I think this addition of a post-villain common random information source is functionally equivalent to removing the villain from the problem. Come up with a strategy that works well for uniform random hat placement, and then use your post-villain source of randomness to produce a uniform random transformation of the villain's hat placement - for each hero, flip a coin to decide whether to treat that hero's hat as being what's actually there or the opposite. This allows the heroes to treat the hat placement as uniform random no matter what the villain actually does, so the villain might as well not exist.

Make sure to keep track of the coin flip results and use the same results to convert each guess back from the imaginary distribution to the real one.
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Re: 3 heroes with hats vs a villain

Postby mfb » Thu Mar 01, 2012 8:24 pm UTC

You are right. Although the number of required coin flips is smaller than the number of heroes.
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Re: 3 heroes with hats vs a villain

Postby sfwc » Fri Mar 02, 2012 9:46 am UTC

taggedjc wrote:If you add to A1, you may actually have to remove something from A2, since if you have a 60% chance of guessing correctly and a 40% chance of guessing incorrectly, and you change the chance of guessing correctly to 65%, the other chance necessarily goes down to 35%.
You are right that we can't always increase both A1 and A2, since maybe A1 + A2 = 1 already. Similarly, we might be unable to decrease both if one of them takes the value 0. I'll call these situations boundary cases. The point of my argument about attempting to make these modifications is that we can always assume we are in one of these boundary cases, since if we aren't, we can make such a modification and move to a boundary case without making the strategy any worse. That's why I said this:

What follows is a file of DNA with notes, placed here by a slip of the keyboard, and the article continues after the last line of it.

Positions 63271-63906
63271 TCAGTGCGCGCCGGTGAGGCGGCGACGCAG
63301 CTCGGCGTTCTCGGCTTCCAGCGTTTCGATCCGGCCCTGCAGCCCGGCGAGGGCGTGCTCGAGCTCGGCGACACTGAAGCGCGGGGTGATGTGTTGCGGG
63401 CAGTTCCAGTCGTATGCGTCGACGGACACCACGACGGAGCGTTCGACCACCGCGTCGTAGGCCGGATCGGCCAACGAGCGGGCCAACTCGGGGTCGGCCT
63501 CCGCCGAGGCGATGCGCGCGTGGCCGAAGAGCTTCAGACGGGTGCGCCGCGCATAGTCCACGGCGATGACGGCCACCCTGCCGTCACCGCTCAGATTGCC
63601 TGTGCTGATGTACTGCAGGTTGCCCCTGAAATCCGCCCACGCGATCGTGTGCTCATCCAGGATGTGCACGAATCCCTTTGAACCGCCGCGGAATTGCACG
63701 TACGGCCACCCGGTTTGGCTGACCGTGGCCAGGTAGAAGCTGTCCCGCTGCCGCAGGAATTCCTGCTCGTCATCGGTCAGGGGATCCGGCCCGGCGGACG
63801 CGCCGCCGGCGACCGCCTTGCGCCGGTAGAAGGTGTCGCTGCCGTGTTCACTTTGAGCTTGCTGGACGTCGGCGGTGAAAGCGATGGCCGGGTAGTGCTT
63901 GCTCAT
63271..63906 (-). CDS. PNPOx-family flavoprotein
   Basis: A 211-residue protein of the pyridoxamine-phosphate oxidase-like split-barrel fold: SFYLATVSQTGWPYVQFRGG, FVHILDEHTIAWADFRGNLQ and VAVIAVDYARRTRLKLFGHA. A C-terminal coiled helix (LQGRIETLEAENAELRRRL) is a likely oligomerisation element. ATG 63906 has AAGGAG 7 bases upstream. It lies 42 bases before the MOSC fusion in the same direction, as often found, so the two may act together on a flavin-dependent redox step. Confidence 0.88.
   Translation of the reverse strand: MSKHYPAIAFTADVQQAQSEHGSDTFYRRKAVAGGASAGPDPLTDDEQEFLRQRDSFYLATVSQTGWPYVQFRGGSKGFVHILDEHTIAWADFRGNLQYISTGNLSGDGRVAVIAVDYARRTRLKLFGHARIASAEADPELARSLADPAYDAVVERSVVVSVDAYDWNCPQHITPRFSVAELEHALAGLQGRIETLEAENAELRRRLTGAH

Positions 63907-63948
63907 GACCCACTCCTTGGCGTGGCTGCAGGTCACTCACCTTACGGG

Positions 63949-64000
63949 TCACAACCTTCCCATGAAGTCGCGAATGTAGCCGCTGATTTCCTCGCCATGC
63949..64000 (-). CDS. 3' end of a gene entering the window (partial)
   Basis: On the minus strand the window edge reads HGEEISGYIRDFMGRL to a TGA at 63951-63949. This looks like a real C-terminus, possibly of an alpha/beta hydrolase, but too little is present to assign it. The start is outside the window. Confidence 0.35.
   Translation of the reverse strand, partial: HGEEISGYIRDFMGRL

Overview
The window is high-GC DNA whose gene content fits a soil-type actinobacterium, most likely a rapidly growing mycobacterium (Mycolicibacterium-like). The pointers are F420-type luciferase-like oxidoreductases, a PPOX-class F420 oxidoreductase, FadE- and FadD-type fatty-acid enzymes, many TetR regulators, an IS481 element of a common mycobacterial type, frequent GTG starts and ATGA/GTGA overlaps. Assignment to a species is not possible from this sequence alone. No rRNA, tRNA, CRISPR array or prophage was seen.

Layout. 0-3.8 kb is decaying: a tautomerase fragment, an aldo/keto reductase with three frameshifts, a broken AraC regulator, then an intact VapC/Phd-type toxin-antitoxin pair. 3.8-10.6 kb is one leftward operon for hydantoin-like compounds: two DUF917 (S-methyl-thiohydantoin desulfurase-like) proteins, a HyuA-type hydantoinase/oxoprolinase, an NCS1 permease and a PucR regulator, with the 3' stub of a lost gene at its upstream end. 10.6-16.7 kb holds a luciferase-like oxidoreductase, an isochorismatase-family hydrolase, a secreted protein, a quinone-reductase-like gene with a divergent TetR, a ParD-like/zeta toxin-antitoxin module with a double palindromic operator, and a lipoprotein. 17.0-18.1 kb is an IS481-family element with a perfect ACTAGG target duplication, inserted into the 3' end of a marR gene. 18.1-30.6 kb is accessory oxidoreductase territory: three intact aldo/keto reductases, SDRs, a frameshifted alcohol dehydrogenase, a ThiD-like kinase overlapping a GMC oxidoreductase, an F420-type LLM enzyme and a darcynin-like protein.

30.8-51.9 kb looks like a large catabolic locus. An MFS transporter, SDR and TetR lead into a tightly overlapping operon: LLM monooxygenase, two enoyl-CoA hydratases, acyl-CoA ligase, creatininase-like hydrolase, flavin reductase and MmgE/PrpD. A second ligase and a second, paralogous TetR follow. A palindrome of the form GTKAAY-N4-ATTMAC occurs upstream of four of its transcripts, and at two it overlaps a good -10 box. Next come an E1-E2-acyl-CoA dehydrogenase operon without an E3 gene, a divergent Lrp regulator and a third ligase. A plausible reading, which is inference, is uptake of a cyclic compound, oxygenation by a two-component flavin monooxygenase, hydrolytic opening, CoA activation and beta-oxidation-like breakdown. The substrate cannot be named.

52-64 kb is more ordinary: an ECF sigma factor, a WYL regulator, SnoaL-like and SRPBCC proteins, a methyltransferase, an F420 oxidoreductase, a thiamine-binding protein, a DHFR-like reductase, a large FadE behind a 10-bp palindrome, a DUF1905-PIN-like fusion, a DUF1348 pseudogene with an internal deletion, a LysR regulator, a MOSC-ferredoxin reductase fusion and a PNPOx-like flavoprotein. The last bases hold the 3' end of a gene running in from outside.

sfwc wrote:In fact, we can keep on changing the values of A1 and A2 in the appropriate direction until we can go no further because of the bounding conditions. This happens when either at least one of A1 and A2 is 0 or else A1 + A2 = 1. So, we may as well suppose that one of these things happen: if not, we can make it happen without breaking the constraint or reducing the value of p.
I'm sorry if I laid out the argument in a way that made this unclear.

taggedjc wrote:How did you come up with the constraint E? The puzzle is that you can't have any wrong guesses, not that you have to have more correct guesses than wrong ones - I guess I just don't see how the given constraint gives that meaning.
Yes, there is an extra step here, which you might have missed since it is in the stuff I quoted in that post, rather than in the main text. I'll give the key quotations again here:
skeptical scientist wrote:
Goplat wrote:I'm pretty sure it's impossible for any strategy to do better than 50%. My reasoning:

Spoiler:
If hero X has probability p of making a correct guess in a certain hat setup, then in the setup where X's hat has changed and the other two stay the same, X has probability p of making a wrong guess. So the sum, over all hat setups, of the expected numbers of correct guesses is equal to the sum of the expected numbers of wrong guesses. For this to be true there must exist at least one setup where E[wrong guesses] >= E[correct guesses].